Today, Haidas still enjoy the traditional seafood of our Haida Gwaii homeland.
In spring and summer, Haida communities busily prepare salmon, halibut, herring roe on kelp, seaweed and other nutritious treats from the Pacific Ocean. Herring roe on kelp, called "k’aaw," is among the most highly valued foods in the Haida community. This specialty item is sought all over the world!

Razor clams are another delicacy prepared often in Haida kitchens. When the clam-digging season starts, the village of Old Massett empties, as truckloads of clam diggers head to Tow Hill. Whole families go to the beach for the day, clam digging and picnicking together.
Today, Haidas still enjoy the traditional seafood of our Haida Gwaii homeland.
In spring and summer, Haida communities busily prepare salmon, halibut, herring roe on kelp, seaweed and other nutritious treats from the Pacific Ocean. Herring roe on kelp, called "k’aaw," is among the most highly valued foods in the Haida community. This specialty item is sought all over the world!

Razor clams are another delicacy prepared often in Haida kitchens. When the clam-digging season starts, the village of Old Massett empties, as truckloads of clam diggers head to Tow Hill. Whole families go to the beach for the day, clam digging and picnicking together.

© 1998, CHIN. All Rights Reserved.

Drying Herring Roe

Herring roe on kelp drying in Stevens' backyard, Skidegate; 1978.

Photo: Marilyn Chechik
Royal British Columbia Museum
c. 1978
PN 13866-87
© Royal British Columbia Museum


Child with k'aaw

Amy Hans with k'aaw (herring roe on kelp).

Photo: Courtesy of Haida Gwaii Diabetes Project

© Haida Gwaii Diabetes Project


Razor Clam

A type of clam found often in Haida kitchens.

Photo: Gwail Haanas

© Gwail Haanas


Basket

Haida spruce root basket for harvesting clams.

Photo: Canadian Museum of Civilization

VII-8-573
© Canadian Museum of Civilization


"When I was a child, my uncle used to pay me five dollars for a day’s work of stomping in the sand to summon the clams, and picking up the clams that he dug. When we got home, I learned how to clean clams by watching my naanii (grandmother), mom and aunts."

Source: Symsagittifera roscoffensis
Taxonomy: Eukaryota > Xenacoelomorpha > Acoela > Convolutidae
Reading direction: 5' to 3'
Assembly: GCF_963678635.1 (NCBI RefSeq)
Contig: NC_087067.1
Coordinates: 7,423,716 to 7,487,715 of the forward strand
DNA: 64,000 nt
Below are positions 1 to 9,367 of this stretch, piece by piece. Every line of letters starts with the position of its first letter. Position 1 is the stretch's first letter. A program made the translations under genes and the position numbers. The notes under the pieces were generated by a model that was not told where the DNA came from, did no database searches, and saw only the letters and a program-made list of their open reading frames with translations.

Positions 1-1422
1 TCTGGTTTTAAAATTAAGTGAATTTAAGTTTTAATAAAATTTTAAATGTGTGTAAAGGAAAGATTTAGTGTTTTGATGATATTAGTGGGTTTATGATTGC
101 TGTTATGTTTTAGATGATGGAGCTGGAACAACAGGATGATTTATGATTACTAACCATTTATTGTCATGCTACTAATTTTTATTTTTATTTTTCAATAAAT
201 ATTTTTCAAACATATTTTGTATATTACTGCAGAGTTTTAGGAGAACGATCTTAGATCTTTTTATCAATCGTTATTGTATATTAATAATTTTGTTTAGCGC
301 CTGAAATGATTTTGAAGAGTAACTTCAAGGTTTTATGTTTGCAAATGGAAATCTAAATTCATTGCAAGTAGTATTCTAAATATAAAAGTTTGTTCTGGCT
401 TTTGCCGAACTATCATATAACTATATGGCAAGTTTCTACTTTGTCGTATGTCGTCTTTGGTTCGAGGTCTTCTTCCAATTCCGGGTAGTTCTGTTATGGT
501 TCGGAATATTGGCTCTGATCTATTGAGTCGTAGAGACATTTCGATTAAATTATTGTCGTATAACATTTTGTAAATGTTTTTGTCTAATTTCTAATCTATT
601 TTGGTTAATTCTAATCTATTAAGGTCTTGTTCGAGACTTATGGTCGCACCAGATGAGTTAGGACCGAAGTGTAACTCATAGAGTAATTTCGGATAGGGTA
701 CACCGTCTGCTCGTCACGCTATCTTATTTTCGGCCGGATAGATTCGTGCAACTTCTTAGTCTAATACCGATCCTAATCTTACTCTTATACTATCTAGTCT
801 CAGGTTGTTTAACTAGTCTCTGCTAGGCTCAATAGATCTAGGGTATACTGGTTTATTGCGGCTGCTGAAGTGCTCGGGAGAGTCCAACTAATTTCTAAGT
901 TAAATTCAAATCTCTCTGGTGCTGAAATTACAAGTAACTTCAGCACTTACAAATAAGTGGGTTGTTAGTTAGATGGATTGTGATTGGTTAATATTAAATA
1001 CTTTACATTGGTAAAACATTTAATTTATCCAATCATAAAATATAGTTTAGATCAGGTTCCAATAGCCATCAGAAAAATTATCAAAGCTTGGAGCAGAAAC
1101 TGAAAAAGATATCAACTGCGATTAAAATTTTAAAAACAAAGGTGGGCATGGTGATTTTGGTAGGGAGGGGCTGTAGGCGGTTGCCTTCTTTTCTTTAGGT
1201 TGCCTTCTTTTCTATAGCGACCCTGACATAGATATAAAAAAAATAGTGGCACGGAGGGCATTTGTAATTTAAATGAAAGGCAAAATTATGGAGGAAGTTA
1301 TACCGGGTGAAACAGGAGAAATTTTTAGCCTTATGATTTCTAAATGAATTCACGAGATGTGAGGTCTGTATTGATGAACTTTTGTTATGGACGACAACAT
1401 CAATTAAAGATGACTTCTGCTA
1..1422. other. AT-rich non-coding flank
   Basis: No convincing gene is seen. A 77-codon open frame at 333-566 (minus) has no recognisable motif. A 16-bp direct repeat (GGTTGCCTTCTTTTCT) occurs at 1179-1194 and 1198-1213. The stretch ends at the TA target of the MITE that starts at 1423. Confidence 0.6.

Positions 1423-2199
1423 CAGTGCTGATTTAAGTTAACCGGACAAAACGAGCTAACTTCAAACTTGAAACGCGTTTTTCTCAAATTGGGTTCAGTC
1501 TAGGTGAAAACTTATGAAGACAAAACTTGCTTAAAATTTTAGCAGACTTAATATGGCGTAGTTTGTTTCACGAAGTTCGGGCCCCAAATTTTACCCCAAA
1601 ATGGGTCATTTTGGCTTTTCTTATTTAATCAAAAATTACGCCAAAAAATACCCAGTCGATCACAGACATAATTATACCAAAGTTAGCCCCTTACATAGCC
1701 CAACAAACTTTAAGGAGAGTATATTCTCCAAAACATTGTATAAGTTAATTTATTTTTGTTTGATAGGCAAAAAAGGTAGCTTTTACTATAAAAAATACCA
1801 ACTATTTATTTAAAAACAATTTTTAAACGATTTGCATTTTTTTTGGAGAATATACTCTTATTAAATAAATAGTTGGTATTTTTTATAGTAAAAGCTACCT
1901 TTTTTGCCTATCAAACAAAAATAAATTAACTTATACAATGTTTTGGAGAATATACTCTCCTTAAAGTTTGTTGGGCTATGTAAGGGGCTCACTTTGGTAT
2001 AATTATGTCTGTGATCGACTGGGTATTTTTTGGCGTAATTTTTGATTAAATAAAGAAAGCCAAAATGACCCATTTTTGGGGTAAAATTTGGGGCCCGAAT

-Lucille Bell, Tsiij Giitanay Eagle, Clan, 1997.
"When I was a child, my uncle used to pay me five dollars for a day’s work of stomping in the sand to summon the clams, and picking up the clams that he dug. When we got home, I learned how to clean clams by watching my naanii (grandmother), mom and aunts."
-Lucille Bell, Tsiij Giitanay Eagle, Clan, 1997.

© 1998, CHIN. All Rights Reserved.

Digging for Clams

Mamie Jones clam digging at Tow Hill.

Photo: Rosa Bell

© Rosa Bell


Cleaning Clams

Rosa Bell and Adeline Penna cleaning razor clams.

Photo: Lucille Bell

© Lucille Bell


Haida families continue to return to the traditional rivers for food, a sense of community and spiritual renewal.

Elders especially look forward to the month of May, when their families go to the Yakoun and Copper Bay for fresh sockeye.

Dried, frozen, canned or smoked, Haida Gwaii’s delicious warm-weather harvest is eaten year-round. Seafoods preserved for the winter months often end up on the table at the many winter feasts.
Haida families continue to return to the traditional rivers for food, a sense of community and spiritual renewal.

Elders especially look forward to the month of May, when their families go to the Yakoun and Copper Bay for fresh sockeye.

Dried, frozen, canned or smoked, Haida Gwaii’s delicious warm-weather harvest is eaten year-round. Seafoods preserved for the winter months often end up on the table at the many winter feasts.